ELELELEL
  • TUESDAY, MARCH 03, 2015

  • Posted by: Jason Greenspan

What do you get when you combine two drummers, two horn players, a mess of keyboards and an adventurous mix of vocals? You get the eccentric Nashville based 8-piece known simply as ELEL. No, this is not an L.L. Cool J. tribute band, even though some of their sounds most certainly contain traces of hip-hop. But their music contains traces of many genres, and the success with which they make it gel is what makes this group so special. Since the release of their debut song "40 Watt," they've experienced an electric rise to popularity, touring extensively and receiving tons of remixes for their songs. Their debut eponymous EP is out and, though only consisting of three tracks and a remix, it's a unique, enthusiastic foray into indie pop and the outskirts of the genre.

The EP opens with "Geode," a washy, dreamy escape into unique sonic territory complete with shimmering vibraphone, raw acoustic drums, jazzy trumpet riffing and subtle synth drone. The track's structure is loose and difficult to discern at times, but the challenge is refreshing and pleasant. After a brief instrumental intro, the listener is beckoned with "Jump cross the boarder," referring outwardly to New Mexico, but insinuating a request for a suspension of disbelief and willful abandon. Brass motif's pop up here and there, percussion accents pan playfully from right ear to left, and and a particularly flavorful horn riff teases sporadically. "Geode" is a nice opener; it firmly establishes the band's mission of eccentric indie pop.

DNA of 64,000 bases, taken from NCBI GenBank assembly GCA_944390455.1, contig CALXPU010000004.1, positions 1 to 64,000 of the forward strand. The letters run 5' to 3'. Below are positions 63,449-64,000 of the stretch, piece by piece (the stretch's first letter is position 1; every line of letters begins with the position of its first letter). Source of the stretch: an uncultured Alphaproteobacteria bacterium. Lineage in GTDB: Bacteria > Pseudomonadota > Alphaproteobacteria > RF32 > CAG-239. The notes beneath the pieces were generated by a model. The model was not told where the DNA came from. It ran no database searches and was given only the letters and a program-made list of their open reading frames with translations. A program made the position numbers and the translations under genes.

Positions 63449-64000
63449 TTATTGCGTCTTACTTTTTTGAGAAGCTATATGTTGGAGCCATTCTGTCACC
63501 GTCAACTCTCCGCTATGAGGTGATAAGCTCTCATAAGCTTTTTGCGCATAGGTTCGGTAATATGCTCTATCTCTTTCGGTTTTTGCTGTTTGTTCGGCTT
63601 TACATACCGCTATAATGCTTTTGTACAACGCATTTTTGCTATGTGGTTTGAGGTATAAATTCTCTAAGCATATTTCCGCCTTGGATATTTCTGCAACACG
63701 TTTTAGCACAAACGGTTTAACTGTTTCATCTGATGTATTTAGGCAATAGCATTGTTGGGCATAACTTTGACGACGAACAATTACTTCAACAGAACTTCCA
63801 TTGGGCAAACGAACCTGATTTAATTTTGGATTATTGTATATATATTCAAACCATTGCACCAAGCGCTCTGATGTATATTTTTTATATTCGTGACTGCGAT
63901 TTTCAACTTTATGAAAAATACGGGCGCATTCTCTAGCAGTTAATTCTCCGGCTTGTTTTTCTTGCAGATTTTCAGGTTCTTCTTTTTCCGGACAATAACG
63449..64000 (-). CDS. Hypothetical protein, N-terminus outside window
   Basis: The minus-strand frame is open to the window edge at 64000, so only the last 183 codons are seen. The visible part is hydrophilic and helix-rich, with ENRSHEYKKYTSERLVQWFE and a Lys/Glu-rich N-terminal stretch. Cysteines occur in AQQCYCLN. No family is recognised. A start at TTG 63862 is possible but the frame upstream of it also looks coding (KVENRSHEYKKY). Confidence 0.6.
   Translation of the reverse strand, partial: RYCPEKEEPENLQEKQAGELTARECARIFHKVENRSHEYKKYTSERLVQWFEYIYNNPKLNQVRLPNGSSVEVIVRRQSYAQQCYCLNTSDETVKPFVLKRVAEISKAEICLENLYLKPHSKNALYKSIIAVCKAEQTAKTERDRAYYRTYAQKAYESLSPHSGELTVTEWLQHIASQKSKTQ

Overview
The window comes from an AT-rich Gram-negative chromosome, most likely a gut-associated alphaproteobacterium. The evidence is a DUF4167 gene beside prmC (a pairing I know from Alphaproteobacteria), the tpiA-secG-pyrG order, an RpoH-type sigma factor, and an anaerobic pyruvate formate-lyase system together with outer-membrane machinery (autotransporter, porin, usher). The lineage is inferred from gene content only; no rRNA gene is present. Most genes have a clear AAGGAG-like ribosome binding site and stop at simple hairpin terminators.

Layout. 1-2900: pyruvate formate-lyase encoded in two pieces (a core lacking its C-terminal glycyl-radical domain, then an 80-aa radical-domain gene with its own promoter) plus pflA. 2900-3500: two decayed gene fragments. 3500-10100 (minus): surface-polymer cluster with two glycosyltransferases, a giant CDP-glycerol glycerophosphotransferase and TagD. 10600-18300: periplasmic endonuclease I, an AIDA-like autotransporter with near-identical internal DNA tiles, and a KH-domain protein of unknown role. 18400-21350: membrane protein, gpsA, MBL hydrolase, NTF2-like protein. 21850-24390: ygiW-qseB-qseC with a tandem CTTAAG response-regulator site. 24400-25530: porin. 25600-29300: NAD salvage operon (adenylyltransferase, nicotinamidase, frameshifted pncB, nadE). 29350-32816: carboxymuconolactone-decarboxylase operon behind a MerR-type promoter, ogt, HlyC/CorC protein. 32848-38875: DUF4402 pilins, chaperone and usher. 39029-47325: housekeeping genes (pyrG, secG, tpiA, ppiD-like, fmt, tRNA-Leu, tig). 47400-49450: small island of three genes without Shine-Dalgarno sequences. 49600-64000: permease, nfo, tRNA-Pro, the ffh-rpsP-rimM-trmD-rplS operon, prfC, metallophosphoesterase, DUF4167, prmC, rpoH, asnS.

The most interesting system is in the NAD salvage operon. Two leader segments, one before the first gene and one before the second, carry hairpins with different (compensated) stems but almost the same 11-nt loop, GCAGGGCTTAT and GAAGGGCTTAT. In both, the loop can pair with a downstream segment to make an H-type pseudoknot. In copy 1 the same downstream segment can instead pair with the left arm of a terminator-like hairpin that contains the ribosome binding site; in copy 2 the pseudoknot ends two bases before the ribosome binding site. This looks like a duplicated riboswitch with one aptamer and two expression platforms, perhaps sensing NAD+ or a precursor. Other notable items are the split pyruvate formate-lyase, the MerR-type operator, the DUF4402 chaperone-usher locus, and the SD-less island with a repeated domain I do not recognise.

"Cherokee" and "40 Watt" are more accessible, offering clearer structures and obvious sonic motif's for the listener to latch on to. The former sits comfortably on a steady, mellow drum beat, dragging the bright vocals forward alongside the sparse bass line and playful keyboard pattern. "We are Cherokee waking and greeting the sunrise," proclaims the lead vocal, solidifying the overwhelmingly positive tone of the track. At six minutes long and complete with a jammy instrumental bridge that would impress Led Zeppelin, it's a bold song that translates well. And we're left with the melody-driven "40 Watt," the song that got them noticed. Entertaining play between the female and male vocalists and an infectiously catchy melody combine nicely with the fat drums.

ELEL are a promising crew of talented musicians brave enough to push the boundaries of their genre. Their four song EP is a great taste of what we can look forward to from them in the future, and most definitely worth a listen.

Their self titled EP is out now on Mom + Pop Music. Pick it up here, and check out the video "40-watt" live below.



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